The fruit of them, as far as they have yet proceeded, is now respectfully submitted to the public. I am conscious that my production will call for much indulgence, and that it must in very many respects fall short of what the noble theme might well have demanded : yet I cannot but entertain a confidence, that what I have been able to bring forward will be found interesting to most persons who feel interested in religion itself, and in its progress among mankind.2

In this volume I have endeavoured to complete the history of Luther, and of the principal events pertaining to that branch of the church which was connected with him, to the period of his death. Dr. Milner had detailed the history of the first thirteen years of the Reformer's public life : that of sixteen more remained to be related. It seemed necessary thus to restrict the plan of the present volume chiefly to the Lutheran church, both because of the magnitude of the transactions in which that division of the Christian world was

The compilation of my father's Life and Letters, and the publication of his Miscellaneous Theological Works.

2 While I could not but acquiesce in the sentiment, that no obligation could possibly exist to wait longer in the hope of seeing a continuation of the History from materials collected by the late Dean of Carlisle, it is a satisfaction to me to think, that the publication of my volume need not obstruct, perhaps it may accelerate, the communication of his papers. The religious public will still welcome any thing, sufficiently matured, from his pen, upon a subject which so deeply interested his powerful mind; and, for myself, I shall be most happy to have my statements confirmed where they are right, and, where they may be erroneous, corrected by his hand.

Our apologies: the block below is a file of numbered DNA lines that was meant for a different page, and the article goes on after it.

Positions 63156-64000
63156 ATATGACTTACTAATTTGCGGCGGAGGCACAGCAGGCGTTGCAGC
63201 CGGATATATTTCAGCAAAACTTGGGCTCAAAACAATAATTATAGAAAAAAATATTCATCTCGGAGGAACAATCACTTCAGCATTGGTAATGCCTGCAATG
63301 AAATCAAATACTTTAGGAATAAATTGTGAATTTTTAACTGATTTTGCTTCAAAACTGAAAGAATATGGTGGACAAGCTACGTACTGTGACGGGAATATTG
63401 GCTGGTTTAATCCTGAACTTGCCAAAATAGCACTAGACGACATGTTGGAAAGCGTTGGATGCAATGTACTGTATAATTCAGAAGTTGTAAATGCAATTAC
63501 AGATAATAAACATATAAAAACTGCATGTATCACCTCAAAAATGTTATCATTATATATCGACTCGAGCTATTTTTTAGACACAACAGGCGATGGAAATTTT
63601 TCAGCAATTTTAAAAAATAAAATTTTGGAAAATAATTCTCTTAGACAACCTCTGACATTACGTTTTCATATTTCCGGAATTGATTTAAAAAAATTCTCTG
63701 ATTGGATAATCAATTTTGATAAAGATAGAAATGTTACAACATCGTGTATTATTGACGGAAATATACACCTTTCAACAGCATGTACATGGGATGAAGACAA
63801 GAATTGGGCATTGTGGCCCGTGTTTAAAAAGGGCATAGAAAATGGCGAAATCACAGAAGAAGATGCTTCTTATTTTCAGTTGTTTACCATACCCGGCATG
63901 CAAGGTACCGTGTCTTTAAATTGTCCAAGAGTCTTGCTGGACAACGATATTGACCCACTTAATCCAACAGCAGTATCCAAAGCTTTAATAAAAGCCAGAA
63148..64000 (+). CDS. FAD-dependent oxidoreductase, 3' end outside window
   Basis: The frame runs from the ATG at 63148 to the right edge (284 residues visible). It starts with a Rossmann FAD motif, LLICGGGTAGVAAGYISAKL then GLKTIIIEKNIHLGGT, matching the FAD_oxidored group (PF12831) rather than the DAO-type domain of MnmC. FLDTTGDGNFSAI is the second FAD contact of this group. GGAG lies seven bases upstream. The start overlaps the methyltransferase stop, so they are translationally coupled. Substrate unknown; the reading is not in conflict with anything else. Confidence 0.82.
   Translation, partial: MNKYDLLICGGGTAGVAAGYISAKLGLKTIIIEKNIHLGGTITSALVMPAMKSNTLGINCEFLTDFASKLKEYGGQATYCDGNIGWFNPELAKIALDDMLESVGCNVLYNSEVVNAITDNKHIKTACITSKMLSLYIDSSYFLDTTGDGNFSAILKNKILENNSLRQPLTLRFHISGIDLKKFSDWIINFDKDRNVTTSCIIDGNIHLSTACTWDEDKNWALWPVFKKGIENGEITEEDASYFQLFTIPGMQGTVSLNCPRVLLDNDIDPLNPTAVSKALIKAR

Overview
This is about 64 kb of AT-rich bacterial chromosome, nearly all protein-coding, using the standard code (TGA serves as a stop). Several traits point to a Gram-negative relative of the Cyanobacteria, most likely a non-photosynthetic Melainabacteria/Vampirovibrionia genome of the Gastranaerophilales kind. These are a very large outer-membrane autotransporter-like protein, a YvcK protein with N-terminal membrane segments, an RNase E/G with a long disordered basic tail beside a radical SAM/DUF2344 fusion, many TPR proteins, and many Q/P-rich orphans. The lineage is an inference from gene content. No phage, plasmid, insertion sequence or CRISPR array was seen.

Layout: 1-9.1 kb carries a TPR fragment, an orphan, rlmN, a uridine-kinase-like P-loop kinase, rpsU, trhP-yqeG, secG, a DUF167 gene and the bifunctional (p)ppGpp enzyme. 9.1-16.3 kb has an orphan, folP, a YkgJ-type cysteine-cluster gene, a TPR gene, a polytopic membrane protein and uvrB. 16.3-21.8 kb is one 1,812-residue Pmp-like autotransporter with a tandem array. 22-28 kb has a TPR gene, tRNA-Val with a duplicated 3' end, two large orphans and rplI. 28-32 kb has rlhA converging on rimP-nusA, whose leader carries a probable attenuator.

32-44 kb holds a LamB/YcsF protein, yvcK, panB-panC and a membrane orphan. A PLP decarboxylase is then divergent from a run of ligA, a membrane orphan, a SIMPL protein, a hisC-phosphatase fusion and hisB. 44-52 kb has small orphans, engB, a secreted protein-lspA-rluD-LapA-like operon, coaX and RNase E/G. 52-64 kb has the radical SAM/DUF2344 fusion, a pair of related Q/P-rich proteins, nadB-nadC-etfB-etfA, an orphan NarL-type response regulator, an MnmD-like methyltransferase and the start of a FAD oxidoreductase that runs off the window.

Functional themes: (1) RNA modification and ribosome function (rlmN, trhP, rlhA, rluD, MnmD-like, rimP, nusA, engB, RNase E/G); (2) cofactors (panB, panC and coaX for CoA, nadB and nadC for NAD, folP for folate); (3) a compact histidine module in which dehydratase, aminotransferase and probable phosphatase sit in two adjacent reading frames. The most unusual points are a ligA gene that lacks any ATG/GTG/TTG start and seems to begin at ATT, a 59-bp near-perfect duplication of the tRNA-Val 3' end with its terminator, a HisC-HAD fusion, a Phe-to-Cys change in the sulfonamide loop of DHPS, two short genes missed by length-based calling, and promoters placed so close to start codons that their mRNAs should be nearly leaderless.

involved, and also in order to maintain a conformity between the commencement of my work and the latter part of that which it aspires to continuewhere a like restriction is, in point of fact, observed. The same general principles, it is hoped, will be found to prevail here, as in the work of the Milners. What the junior of them said of his venerated brother, I trust I may apply to myself-that,“ in composing the work, he certainly believed himself to be employed in the service of his Heavenly Master." I have laboured to cherish this feeling respecting it: and I hope I now send it forth with this as my first prayer concerning it that it may be accepted as a humble offering to God, and be blessed to the increase and the edification of his church. I may adopt the words of the author to whom all students of the history of Luther are so deeply indebted, the excellent Seckendorf, and say of my publication, as he did of his, “ Prodit itaque, non tam meo quam amicorum arbitrio-utinam ad gloriam Dei et emolumentum ecclesiæ !”? At least, with respect to my first engaging in the work, it was not my own inclination but the importunity of my friends that prevailed. I will not deny that I have since become cordially attached to my employment, and am anxious to proceed in it.

There is another point in which a pretty close agreement will be found between my work and that of my illustrious predecessors—if I may be allowed to use a term, which perhaps rather too much assumes that I am succeeding to their la

1 “My work is at length published-not so much in pursuance of my own choice, as in compliance with the wishes of my friends: may it prove to the glory of God, and the good of his church!”-Seck. in Præloquio.-I could have wished to suggest, from the same source, a motto for Dr. Milner's part of the Church History: “ Nunc Lutherum ex ipso Luthero eruo, formo, depingo, et-conspiciendum admirandumque sisto."